Chilean teachers mark nearly a month since they began strike

June 27, 2019
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In this Wednesday, June 25, 2019 photo, 11-year-old primary student Esperanza Calixto, reviews her notebooks at her home in Villa Los Navios, an impoverished neighborhood of Santiago, Chile. Calixto has not been to school since June 3, when public school teachers went on strike to demand better conditions. (AP Photo/Esteban Felix)

SANTIAGO, Chile (AP) — Esperanza Calixto can’t really grasp why her teachers have been gone for nearly a month, though the 11-year-old knows they are on strike and classes have been canceled for hundreds of thousands of Chilean students like herself at public schools nationwide.

“I just know it’s bad because most teachers are skipping class,” Calixto said at the Los Navíos public school on the outskirts of Chile’s capital.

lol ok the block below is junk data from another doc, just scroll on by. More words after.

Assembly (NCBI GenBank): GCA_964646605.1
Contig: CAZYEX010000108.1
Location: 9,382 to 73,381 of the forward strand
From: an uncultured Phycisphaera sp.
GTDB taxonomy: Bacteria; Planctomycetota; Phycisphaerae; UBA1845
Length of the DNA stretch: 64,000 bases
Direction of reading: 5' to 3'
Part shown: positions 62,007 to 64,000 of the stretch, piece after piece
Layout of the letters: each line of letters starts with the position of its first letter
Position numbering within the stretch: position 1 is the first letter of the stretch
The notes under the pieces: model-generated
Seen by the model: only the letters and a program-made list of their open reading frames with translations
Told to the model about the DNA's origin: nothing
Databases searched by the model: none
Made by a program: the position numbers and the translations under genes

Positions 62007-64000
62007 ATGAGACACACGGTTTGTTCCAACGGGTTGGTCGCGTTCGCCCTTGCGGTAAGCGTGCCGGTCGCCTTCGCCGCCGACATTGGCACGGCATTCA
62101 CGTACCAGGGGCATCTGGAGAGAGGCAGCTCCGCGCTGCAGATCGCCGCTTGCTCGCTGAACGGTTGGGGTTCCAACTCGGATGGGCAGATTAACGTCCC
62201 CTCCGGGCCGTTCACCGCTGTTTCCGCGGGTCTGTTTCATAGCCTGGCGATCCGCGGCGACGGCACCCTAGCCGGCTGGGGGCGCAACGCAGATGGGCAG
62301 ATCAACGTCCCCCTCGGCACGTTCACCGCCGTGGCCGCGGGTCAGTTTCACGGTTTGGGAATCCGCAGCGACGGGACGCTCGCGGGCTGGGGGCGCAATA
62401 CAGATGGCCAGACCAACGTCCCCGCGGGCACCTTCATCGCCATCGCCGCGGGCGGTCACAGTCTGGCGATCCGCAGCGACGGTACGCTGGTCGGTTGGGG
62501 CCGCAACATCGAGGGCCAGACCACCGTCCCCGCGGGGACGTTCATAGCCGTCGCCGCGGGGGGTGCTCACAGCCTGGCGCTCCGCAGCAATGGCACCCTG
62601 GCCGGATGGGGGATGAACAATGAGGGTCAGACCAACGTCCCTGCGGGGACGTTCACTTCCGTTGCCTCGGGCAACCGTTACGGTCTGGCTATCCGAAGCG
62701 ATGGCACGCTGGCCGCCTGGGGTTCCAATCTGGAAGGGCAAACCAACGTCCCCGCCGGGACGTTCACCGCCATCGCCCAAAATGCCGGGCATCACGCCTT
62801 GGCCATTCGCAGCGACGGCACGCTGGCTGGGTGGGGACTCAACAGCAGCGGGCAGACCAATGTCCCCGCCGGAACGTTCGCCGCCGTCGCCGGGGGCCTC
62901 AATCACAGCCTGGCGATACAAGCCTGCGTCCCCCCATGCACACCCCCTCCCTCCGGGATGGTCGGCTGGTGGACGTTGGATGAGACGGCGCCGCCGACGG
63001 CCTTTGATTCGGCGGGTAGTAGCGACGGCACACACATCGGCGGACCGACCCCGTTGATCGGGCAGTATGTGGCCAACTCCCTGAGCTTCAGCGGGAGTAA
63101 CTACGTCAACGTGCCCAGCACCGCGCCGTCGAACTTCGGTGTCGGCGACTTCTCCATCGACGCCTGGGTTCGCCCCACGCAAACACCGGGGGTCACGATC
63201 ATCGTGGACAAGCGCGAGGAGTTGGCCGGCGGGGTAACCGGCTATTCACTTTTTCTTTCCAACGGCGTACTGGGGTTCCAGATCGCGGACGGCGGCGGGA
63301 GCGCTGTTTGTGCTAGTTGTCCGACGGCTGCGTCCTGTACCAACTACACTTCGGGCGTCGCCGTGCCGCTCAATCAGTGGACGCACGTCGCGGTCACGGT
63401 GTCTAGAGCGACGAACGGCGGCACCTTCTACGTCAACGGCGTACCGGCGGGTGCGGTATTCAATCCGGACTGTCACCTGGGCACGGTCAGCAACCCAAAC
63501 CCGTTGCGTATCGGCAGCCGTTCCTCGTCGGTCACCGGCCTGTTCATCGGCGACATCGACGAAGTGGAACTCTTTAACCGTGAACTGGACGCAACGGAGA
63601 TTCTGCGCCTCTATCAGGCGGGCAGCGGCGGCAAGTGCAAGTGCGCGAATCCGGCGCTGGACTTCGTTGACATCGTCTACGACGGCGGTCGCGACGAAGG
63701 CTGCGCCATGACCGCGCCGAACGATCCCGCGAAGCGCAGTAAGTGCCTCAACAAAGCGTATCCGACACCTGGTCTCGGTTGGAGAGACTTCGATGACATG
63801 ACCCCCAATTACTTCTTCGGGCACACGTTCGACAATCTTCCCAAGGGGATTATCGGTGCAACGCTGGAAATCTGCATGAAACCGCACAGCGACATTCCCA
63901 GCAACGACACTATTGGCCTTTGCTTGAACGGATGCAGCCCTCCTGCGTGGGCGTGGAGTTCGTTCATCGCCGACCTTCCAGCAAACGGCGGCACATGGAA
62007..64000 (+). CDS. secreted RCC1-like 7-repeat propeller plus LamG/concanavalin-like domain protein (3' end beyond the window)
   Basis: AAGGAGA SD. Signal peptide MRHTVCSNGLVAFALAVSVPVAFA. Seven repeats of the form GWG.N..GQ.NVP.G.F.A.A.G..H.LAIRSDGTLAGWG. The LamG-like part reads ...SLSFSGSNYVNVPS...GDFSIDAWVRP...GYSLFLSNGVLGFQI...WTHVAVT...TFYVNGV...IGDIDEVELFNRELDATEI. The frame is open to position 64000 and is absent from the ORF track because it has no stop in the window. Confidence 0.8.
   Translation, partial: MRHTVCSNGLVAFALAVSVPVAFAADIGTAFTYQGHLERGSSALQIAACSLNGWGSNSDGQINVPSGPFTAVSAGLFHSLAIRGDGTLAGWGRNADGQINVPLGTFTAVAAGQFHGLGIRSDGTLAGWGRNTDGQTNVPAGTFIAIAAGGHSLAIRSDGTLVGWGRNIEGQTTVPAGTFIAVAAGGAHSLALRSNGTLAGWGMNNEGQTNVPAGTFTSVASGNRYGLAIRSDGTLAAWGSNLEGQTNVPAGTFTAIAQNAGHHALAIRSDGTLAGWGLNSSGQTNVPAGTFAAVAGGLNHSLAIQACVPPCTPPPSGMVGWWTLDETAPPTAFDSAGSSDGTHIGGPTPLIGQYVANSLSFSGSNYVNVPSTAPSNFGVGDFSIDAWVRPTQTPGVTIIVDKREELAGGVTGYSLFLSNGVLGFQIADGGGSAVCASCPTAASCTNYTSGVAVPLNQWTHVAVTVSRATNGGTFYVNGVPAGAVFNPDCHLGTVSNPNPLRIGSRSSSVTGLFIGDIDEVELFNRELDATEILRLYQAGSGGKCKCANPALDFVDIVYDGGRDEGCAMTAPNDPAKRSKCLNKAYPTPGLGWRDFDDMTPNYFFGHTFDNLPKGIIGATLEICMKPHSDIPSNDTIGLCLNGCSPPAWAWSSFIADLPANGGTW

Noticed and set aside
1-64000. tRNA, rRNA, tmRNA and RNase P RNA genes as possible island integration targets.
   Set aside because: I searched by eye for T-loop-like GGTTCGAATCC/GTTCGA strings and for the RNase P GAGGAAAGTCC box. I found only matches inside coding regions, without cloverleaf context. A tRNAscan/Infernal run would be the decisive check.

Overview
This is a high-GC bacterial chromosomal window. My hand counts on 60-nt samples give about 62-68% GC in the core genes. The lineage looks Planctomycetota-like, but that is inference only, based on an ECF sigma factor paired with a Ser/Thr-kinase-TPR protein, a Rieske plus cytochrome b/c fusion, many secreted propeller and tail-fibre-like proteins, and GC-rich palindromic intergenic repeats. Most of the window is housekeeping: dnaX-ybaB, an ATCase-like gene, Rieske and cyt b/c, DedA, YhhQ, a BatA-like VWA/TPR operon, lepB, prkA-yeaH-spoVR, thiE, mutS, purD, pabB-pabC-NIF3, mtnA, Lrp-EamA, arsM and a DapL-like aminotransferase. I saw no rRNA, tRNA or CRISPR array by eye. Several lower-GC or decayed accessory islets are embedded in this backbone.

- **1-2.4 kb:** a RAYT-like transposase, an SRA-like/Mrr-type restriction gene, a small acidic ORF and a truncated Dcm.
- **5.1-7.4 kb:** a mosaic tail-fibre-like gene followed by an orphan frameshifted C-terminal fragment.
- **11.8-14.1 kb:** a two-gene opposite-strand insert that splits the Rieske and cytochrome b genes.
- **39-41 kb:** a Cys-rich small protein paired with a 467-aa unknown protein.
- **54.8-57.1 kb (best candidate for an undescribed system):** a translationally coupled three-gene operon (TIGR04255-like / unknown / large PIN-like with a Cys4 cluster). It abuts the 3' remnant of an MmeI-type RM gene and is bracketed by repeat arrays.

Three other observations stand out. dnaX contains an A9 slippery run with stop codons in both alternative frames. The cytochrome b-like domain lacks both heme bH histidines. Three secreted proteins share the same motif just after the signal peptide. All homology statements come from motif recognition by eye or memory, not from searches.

Teachers began the walkout June 3. Their list of demands include the payment of a bonus, a salary adjustment promised to about 60,000 teachers nearly four decades ago, and the annulment of a measure that will change history and physical education to optional subjects for the last two years of high school beginning in 2020.

Union leaders representing the teachers also complain about rat infestations and a lack of resources at public schools. Most Chilean children from poor backgrounds like Esperanza eat lunch at public schools, although she and her siblings have stopped taking the meal since the strike began because her family is concerned about hygiene.

“The kids saw rats in the cafeteria where they sit to eat lunch,” said Esperanza’s mother, Roxana Urra. She also criticized the quality of education, saying Chile “is not ready for children of lower classes to attend university.”

Nearly 1.3 million children from underprivileged backgrounds attend free public schools in Chile. That is about a third of all students in the country. The rest attend private schools or other institutions and have a better chance at entering local universities.

About 80 percent of Chile’s 80,000 public school teachers have joined in the work stoppage, which affects about 1 million students, said Mario Aguilar, a strike leader.

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